Monday, September 9, 2013

Angelica Jochim

Last July in North Dakota

I never dreamed I would sit
with my mother this way,
the two of us hunched over plates
of leftover Chinese food,
brown sauce staining the white
containers discarded on
the hotel room desk.
Our faces frozen like
paper mache’.

Us, in unmatched chairs that didn’t
fit the table,
pulling ourselves up to it anyway,
tasting only grief,
lining the walls,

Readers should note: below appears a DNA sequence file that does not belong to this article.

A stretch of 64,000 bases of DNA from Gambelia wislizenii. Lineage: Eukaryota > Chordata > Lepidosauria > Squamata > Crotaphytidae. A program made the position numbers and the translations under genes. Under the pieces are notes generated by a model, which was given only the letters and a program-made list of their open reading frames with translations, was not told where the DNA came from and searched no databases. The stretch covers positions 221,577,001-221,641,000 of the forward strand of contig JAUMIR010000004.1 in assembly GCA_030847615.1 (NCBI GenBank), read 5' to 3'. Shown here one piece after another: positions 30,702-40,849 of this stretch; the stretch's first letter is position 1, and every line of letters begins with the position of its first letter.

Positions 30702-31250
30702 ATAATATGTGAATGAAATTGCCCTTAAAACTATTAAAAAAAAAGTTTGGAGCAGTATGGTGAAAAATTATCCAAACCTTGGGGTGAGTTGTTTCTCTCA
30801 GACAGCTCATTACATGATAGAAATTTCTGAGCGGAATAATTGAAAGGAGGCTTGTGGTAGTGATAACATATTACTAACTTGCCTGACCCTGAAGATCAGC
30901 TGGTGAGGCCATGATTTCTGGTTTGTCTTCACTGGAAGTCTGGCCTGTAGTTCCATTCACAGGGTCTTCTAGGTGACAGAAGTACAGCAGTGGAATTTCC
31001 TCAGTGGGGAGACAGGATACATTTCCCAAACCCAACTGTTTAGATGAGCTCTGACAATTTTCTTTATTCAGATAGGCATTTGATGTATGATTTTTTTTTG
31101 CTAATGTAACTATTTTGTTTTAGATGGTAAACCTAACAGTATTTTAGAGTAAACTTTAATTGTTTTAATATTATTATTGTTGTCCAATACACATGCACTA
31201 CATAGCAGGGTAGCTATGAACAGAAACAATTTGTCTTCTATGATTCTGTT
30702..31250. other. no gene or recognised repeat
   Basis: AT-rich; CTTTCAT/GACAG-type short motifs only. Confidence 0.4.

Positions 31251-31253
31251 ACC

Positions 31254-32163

tracing the doorframe,
leaking along the baseboards.

The television always on,
turned up loud
so my mother could hear.

Two blocks away,
my brother’s body laid out,
his made up face the wrong color.

I stared out the 13th floor window
to the night sky shrouded in stormclouds,
pressed my face to the glass,
and waited for rain.

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